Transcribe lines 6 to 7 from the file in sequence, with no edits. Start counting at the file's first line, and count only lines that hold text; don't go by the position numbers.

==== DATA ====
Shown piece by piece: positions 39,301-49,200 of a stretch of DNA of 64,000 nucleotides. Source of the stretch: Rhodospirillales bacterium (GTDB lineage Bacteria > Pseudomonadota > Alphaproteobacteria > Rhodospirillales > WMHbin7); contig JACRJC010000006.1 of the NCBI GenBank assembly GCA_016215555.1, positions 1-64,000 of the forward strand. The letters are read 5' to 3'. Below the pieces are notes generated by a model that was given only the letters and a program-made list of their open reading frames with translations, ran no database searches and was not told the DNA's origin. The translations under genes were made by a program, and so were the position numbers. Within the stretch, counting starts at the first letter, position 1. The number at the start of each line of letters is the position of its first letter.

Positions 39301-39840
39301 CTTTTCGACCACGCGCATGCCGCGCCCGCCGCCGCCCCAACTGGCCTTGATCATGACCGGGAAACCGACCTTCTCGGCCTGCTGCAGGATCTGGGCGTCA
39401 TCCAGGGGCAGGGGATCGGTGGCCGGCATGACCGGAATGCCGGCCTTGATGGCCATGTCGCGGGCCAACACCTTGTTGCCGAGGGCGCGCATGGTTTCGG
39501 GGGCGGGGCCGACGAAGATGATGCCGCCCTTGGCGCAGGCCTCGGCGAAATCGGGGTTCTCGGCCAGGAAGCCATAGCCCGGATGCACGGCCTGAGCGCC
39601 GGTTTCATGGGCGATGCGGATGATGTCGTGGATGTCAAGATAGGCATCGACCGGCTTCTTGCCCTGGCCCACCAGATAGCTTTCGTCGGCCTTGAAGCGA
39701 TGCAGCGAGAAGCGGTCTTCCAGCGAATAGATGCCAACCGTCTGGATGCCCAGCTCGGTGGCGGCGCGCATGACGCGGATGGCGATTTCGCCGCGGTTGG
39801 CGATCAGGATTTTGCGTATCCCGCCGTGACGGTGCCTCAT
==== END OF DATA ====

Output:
39601 GGTTTCATGGGCGATGCGGATGATGTCGTGGATGTCAAGATAGGCATCGACCGGCTTCTTGCCCTGGCCCACCAGATAGCTTTCGTCGGCCTTGAAGCGA
39701 TGCAGCGAGAAGCGGTCTTCCAGCGAATAGATGCCAACCGTCTGGATGCCCAGCTCGGTGGCGGCGCGCATGACGCGGATGGCGATTTCGCCGCGGTTGG